6. Global enabling trade increased by 8 (extremely significant)
        7. Ease of doing business increased by 13 (that’s extremely significant)
        8. Corruption perception index increased by 9, meaning less corrupt than before by 9 points
        9. Index of economic freedom increased by 8.
        10. Press freedom increased by 6.
        11. Global peace index decreased by 5.

    6. if it’s impossible to lower the income tax on individuals, then the best solution would be to lower the number of thieves in the government!

    7. Philippine President Aquino rejected labor groups’ Security of Tenure bill allowing for workers to be permanently hired and position themselves to get their fair share of the economic gains. He also rejected labor group proposals to create a task force that will make electricity rates in the country affordable to working people. He also rejected labor group proposal to institutionalize 2-month unemployment insurance that would provide workers who lost their jobs to support them while looking for a job. He also rejected labor grup proposal to support low-paid workers with a 2,000 peso monthly discount card in purchasing food, medicines and tuition fees. Despite vehement labor group opposition, he also removed government subsidy to the MRT and LRT fare system leaving thousands of workers to pay more for a very dangerous and very inconvenient mass transport system. AND now, he rejected proposal to lower income tax of millions of workers in the private and public sectors. What then is your counter-proposal Mr. President to protect workers from growing inflation and lack of government services?

    8. There used to be a time when the government served us and not the other way around. Why are we letting government run our lives?.

      If government was really doing its job, why then are we in a P6.2 trillion hole?. There is no excuse.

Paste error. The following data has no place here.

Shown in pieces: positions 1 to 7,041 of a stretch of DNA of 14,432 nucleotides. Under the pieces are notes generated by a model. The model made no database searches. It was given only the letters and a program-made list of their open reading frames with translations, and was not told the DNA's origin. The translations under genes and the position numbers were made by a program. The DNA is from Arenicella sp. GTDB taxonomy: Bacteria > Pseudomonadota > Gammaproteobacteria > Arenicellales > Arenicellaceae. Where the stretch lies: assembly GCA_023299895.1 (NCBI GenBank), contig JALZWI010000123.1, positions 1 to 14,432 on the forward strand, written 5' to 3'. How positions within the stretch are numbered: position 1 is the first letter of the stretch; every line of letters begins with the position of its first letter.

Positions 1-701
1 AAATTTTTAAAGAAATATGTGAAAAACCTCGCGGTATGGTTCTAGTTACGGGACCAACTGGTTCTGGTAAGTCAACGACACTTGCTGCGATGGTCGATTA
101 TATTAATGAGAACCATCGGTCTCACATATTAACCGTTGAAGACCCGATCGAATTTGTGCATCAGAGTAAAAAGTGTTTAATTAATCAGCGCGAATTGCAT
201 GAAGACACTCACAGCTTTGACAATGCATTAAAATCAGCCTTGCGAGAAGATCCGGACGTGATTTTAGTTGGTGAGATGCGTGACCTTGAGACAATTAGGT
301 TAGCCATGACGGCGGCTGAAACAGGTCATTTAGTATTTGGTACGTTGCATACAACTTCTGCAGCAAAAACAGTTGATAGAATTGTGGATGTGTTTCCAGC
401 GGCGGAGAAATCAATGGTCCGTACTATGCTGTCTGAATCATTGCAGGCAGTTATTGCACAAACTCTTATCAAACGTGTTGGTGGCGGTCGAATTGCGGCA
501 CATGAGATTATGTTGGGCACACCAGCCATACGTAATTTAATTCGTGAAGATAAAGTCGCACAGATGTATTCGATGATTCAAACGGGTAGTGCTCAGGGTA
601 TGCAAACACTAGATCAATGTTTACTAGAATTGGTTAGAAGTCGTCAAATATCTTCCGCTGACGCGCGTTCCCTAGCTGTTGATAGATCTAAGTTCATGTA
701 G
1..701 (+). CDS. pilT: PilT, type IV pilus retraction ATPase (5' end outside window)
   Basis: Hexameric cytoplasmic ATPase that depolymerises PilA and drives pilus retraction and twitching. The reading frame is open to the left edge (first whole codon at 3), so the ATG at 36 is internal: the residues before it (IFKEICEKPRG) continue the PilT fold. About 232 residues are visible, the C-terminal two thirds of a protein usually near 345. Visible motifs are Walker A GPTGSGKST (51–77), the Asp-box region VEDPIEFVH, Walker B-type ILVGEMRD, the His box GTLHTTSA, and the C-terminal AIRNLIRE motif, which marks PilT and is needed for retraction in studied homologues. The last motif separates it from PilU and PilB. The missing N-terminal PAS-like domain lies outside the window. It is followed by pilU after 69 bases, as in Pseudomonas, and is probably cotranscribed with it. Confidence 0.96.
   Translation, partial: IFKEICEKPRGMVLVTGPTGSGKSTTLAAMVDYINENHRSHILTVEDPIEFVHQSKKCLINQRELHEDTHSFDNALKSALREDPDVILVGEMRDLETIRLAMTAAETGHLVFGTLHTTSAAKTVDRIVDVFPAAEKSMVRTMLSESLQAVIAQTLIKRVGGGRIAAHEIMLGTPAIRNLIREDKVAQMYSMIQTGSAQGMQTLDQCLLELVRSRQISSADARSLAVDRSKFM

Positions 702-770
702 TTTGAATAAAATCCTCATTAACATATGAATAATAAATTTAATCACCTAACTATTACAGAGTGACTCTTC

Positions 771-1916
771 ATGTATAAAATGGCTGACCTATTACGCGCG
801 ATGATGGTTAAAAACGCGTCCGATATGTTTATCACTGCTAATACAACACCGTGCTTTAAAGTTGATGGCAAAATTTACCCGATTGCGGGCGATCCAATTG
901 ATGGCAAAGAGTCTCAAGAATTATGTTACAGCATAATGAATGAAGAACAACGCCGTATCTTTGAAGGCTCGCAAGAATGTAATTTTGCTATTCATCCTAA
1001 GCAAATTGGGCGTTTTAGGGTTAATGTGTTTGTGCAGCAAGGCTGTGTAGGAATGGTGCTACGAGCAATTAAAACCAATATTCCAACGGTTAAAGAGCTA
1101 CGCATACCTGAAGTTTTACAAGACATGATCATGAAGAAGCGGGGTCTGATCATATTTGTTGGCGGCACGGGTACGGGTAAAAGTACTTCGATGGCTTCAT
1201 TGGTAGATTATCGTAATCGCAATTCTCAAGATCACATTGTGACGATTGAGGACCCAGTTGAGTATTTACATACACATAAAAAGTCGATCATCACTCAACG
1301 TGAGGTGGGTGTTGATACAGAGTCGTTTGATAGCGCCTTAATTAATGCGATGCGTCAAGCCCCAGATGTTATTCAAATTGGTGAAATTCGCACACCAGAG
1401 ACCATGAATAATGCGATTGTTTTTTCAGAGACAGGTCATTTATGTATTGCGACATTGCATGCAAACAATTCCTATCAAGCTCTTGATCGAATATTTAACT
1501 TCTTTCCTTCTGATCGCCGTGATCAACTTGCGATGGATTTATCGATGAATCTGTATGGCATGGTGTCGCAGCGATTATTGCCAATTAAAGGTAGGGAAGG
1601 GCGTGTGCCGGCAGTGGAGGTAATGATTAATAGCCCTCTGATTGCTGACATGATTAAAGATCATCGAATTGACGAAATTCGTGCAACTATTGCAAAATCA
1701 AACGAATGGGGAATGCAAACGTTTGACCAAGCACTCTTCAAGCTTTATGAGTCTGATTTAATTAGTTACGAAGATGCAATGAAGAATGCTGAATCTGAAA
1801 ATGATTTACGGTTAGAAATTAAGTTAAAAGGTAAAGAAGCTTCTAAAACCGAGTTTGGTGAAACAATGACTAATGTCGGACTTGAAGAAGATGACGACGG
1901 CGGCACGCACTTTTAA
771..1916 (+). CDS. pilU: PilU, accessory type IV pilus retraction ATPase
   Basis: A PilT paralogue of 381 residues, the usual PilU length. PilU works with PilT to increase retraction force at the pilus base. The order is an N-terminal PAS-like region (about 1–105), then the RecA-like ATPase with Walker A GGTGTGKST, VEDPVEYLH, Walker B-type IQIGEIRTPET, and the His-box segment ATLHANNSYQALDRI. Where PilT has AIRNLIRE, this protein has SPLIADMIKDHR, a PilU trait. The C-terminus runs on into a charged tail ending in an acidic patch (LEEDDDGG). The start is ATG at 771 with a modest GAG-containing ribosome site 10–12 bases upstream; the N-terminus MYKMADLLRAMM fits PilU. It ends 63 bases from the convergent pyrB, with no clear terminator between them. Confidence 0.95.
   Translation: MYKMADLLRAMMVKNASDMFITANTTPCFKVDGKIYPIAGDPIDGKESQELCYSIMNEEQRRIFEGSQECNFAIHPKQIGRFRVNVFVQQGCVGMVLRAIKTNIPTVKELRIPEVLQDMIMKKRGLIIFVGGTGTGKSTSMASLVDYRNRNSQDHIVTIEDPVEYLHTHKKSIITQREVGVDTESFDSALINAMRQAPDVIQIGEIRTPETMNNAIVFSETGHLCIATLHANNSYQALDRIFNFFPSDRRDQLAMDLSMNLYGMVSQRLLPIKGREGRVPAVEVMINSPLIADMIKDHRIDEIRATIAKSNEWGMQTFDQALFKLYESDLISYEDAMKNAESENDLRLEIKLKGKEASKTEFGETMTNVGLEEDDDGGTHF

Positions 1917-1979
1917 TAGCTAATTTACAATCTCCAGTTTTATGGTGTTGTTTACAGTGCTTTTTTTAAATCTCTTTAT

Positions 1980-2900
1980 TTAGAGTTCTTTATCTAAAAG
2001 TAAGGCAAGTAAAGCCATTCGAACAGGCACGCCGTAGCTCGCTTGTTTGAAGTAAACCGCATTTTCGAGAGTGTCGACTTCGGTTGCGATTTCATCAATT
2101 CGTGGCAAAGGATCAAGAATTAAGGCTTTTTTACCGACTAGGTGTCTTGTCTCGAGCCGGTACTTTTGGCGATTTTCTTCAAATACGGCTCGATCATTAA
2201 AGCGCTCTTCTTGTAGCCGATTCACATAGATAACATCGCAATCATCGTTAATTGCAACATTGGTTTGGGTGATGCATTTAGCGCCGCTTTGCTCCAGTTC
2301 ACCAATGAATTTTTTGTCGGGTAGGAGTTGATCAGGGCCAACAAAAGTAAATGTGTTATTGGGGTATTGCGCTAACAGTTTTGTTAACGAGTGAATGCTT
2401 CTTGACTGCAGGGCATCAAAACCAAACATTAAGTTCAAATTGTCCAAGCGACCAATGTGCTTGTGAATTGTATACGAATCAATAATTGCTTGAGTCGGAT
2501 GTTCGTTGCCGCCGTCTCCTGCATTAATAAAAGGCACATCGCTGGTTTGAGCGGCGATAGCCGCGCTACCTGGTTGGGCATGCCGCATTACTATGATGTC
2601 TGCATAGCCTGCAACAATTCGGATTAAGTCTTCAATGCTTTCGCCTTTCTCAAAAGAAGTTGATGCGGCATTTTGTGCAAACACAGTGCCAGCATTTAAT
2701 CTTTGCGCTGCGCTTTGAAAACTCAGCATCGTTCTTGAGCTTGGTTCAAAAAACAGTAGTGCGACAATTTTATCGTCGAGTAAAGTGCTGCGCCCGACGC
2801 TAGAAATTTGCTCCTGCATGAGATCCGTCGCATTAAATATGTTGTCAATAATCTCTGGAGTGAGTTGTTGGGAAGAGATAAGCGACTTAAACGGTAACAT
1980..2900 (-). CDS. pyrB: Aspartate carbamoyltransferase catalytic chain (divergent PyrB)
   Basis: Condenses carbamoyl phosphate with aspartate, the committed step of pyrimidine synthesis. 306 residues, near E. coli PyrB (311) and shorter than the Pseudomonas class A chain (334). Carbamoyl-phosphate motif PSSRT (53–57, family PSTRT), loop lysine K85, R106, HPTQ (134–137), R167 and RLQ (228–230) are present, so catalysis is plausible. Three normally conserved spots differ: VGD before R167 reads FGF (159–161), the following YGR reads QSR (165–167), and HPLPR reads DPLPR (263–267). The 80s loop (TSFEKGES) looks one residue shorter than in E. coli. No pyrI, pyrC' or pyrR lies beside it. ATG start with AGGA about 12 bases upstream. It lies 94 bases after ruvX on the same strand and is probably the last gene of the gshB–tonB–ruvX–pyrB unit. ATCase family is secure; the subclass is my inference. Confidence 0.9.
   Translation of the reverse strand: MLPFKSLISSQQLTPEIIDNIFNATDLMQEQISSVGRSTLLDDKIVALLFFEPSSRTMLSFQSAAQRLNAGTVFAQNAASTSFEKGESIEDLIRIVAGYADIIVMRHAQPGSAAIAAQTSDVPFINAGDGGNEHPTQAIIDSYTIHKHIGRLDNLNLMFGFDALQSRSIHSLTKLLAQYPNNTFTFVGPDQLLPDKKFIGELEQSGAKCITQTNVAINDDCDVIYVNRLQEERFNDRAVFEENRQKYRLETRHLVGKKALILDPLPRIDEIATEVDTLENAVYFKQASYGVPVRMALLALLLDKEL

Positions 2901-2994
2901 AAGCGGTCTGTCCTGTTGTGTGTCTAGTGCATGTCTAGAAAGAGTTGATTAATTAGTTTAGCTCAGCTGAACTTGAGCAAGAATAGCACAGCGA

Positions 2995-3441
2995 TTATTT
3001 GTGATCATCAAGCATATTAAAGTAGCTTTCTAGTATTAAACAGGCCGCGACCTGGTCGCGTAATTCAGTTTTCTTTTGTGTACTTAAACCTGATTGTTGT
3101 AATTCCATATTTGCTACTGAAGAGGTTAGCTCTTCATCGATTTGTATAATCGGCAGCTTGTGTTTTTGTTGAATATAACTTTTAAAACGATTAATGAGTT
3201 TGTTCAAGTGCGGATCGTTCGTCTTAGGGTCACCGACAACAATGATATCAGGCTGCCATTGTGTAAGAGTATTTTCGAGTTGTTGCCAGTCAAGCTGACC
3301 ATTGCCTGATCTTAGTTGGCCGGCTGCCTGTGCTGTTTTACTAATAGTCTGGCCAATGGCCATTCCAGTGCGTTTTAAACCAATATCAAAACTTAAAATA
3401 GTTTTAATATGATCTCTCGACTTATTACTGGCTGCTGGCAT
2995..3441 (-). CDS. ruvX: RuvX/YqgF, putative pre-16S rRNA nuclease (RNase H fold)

The bigger the government, the bigger the waste, and the more it will tax its citizens.

      Other than reducing the size of government, we have to reduce our spending; spend wisely. Have a plan to gradually cut our subsidies; but government has to allow the market to freely help itself. The most government should do is to support it not dictate or come up with bird-brain restrictions. Government should also eliminate or gradually reduce entitlement/doleout programs. Do we really want to create a nation of beggars?. We should also stop political/populist programs that have perennially sucked in tremendous amounts of money and has cost us trillions in lost opportunities like our agrarian reform programs. We should also should give federalism a try; when other areas of our country are developed or enjoy the same opportunities manila has, why go to Manila and add to the traffic mess?. It will help declog Manila. If ever there is something that we should focus on is quality education. Our ed. systems is old and regressive so focused on developing new employees; its time it focuses on creating entrepreneurs. Etc…

    9. After the oppressive sin taxes which basically hits one and all, assuming that the tobacco and beer,wine industries pay proper taxes, the over P 50B raised should have covered the improvement of take-home pay !
      Next or instead, they could remove VAT from utilities, gas, water and electricity !
      They should also fund the increase in SSS pensions as the lowest pensioners must even be covered by the PPP, get the funds from the DSWD, Department of Savings(sayang interest ng Bangko) and Wasted Deliverables (relief goods expired ) !

    10. This article is good, appropriate and relevant to the current issue. But sad to say, this cannot be understood by a fool in the malacanang. Kahit anong explanation, salita, pakiusap o utos ang gawin mo sa isang sira-ulo ay hindi ka pa rin maiintindihan. Meron kasi silang sariling mundo.

    11. Can this moron do anything right? I have stop counting his idiotic faults starting from mishandling the luneta hostage disaster very early in his term to the latest attempt to wiggle out of his complicity to the mamasapano massacre and now to his, again, idiotic stance on improving the tax system. He is afraid of a negative reaction of credit ratings he says to justify his thumbing down the tax reduction of income! To begin with there are no credit ratings to protect that are so important this moron’s sense of proportions is totally outrageous and secondly how can he not see that the tax reduction is only part of a scheme which in the end will not result in a deficit but will in fact promote progressive taxation. Alas this moron is beyond redemption and it is with much longing anticipation that his term is soon expiring.

      • Evelyn Tabungao on

        I suggest that you read the article over and over again, over several days if needed, so you can get at least a gist of the answer to your question here.

        The answer is in the article.

      • You mean spending wants of his people? Tanggalin kaya ang pork para makatipid ay may magamit pagawa mas marami silid aralan.